Arnowitz, J. and Dykstra-Erickson, E. (2006). It's all about the user, isn't it?. interactions 13, 1 (Jan. 2006), 64-64. DOI= Bannon, L. J., and Bødker, S. (1991). Beyond the interface. Encountering artifacts in use. In Carroll, J. M. (Ed.), Designing interaction: Psychology at the humancomputer interface, 227-253. Cambridge, UK: Cambridge University Press. n/13/LBsb9.html Beyer, H. and Holtzblatt, K. (1999). Contextual design. interactions 6, 1 (Jan. 1999), 32-42. DOI= Binder, T., Brandt, E. and Buur, J. (1999) User-centeredness and product development. Avoiding isolated UCD competency and the TLA trap. In User centered design—problems and possibilities. Gulliksen, J., Lantz, A., and Boivie, I. (1999). Centre for User Oriented IT Design, Royal Institute of Technology Stockhom, Sweden. 36-42. Buur, J. and Bødker, S. (2000). From usability lab to “design collaboratorium”: reframing usability practice. In Proceedings of the Conference on Designing interactive Systems: Processes, Practices, Methods, and Techniques (New York City, New York, United States, August 17 - 19, 2000). D. Boyarski and W. A. Kellogg, Eds. DIS '00. ACM Press, New York, NY, 297-307. DOI= Constantine, L. L. and Lockwood, L. A. (1999) Software for Use: a Practical Guide to the Models and Methods of Usage-Centered Design. ACM Press/Addison-Wesley Publishing Co. Constantine, L.L. & Lockwood, L.A.D. (2002) User-Centered Engineering for Web Applications. IEEE Software, Vol. 19, No. 2, pp. 42-50. DOI= Dray, S. M. and Siegel, D. A. (1998). User-centered design and the “vision thing”. interactions 5, 2 (Mar. 1998), 16-20. DOI= Earthy, J., Jones, B. S., and Bevan, N. (2001). The improvement of human-centred processes—facing the challenge and reaping the benefit of ISO 13407. Int. J. Hum.-Comput. Stud. 55, 4 (Oct. 2001), 553-585. DOI= Gulliksen, J., Lantz, A., and Boivie, I. (1999). User centered design— problems and possibilities. Centre for User Oriented IT Design, Royal Institute of Technology Stockhom, Sweden. Gulliksen, J. (1999). Bringing the Social Perspective: User Centred Design. In Proceedings of HCI international (the 8th international Conference on Human-Computer interaction) on Human-Computer interaction: Ergonomics and User interfaces-Volume I - Volume I (August 22 - 26, 1999). H. Bullinger and J. Ziegler, Eds. Lawrence Erlbaum Associates, Mahwah, NJ, 13271331. Gulliksen, J., Lantz, A., and Boivie, I. (2000) Making User Centred Design Usable - A summary of the 1999 INTERACT workshop. In How to make User Centred Design Usable, Gulliksen, J., Lantz, A., and Boivie, I. Centre for User Oriented IT Design, Royal Institute of Technology Stockhom, Sweden, 7-18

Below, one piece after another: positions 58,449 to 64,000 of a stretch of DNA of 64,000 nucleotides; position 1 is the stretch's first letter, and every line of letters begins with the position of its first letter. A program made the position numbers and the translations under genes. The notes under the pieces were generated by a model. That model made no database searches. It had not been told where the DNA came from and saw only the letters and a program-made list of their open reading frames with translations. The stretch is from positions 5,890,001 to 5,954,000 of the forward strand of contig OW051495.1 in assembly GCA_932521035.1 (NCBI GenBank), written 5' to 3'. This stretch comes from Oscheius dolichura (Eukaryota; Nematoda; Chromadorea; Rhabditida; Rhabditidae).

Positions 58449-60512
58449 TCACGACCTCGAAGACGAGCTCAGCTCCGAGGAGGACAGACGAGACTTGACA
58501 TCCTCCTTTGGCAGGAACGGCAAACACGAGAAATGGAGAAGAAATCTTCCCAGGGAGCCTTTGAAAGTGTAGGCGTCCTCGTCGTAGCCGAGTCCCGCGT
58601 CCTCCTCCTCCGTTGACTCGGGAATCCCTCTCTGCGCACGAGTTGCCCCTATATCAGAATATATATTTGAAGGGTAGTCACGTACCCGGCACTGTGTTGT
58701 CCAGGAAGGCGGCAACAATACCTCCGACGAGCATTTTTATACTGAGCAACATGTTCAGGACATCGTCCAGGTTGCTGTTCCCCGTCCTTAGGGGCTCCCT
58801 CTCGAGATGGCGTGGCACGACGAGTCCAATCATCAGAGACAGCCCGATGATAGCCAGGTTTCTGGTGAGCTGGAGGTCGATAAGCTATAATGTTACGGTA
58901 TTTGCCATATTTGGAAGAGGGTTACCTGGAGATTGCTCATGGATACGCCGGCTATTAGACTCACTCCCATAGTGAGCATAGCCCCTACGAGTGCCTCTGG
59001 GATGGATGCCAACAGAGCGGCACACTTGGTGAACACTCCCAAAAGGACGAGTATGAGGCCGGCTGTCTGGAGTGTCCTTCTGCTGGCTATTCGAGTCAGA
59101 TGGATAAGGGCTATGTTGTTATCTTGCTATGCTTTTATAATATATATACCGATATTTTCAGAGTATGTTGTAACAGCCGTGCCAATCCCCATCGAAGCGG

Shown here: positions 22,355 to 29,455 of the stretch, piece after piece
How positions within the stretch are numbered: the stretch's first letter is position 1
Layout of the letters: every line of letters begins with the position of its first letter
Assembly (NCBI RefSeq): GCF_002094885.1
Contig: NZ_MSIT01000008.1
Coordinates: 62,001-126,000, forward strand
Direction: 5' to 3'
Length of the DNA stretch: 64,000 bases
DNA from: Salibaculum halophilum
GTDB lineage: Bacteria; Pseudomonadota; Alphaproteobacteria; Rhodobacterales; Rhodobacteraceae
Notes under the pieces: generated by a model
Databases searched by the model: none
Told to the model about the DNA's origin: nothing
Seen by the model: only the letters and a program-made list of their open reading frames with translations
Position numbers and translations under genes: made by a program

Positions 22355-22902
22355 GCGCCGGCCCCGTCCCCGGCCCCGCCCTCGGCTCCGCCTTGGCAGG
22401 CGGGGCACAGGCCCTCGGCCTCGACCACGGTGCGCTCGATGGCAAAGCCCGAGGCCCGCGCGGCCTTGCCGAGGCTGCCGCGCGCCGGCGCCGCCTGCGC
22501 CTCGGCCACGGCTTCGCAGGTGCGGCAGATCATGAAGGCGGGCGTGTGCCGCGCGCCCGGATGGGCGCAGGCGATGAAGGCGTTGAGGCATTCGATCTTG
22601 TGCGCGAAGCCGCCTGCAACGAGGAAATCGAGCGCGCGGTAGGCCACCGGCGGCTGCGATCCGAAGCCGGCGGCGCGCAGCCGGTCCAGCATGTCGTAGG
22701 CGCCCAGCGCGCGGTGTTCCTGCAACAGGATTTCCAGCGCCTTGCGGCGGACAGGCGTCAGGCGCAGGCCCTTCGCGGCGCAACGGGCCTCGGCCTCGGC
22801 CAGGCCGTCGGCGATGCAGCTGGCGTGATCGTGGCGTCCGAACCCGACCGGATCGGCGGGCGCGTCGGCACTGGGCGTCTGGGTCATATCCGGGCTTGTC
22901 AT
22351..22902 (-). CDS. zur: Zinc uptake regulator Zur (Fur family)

In this paper I started off with concerns about the ambiguity and over-optimism surrounding the concept of UCD. The sceptic approach that originated from this made clear that there actually is not that much heterogeneity as suspected. Lately there has been a clear convergence in the notion of UCD, however older definitions and related concepts are easily mistaken for the current stance on UCD. The fact that UCD can be addressed in different levels of abstraction and that it is not often made explicitly clear on what level UCD is being discussed, contributes to the vagueness of the concept. The gap between the philosophy and how to give form to the actual UCD process leads to detached attempts of enacting UCD, with a lack of integration and context; UCD Islands are formed. This results in companies claiming to enact UCD, while in fact they are not. This paper has made clear what the generally agreed main ingredients of UCD are and should thus make the concept somewhat more tangible. It has shown that the fact that UCD can be interpreted in many ways it is not a bad thing, but rather a necessity. The appropriate way of applying UCD is highly dependent of the organizational context (i.e. methodologies that are already in use and company structure). UCD should best be seen as a business philosophy, and communication about it should be first – explicitly – done on a high level, while not forgetting the need for lowering this level. Furthermore, the notion that misinterpretation of the concept leads to problems that do not fit with UCD should lead to awareness of how to treat UCD. It has become clear that the real difficulties of UCD are in the questions of how to contextualize and adapt the high-level concept towards a day-to-day application in business context and how to bridge the gap between the world of UCD and the world of Software Engineering. Contextualization, integration and multidisciplinary collaboration combined with the problem of adopting a new business philosophy forms a quite difficult problem. While several attempts have already been made to tackle this, such as the ISO TR 18529 standard which provides means to assess an organization’s capability to perform UCD (Seffah and Metzker, 2005) and research by for example Earty et al. (2001) and Maguire (2001), future research should go out to making it easier to overcome this problem.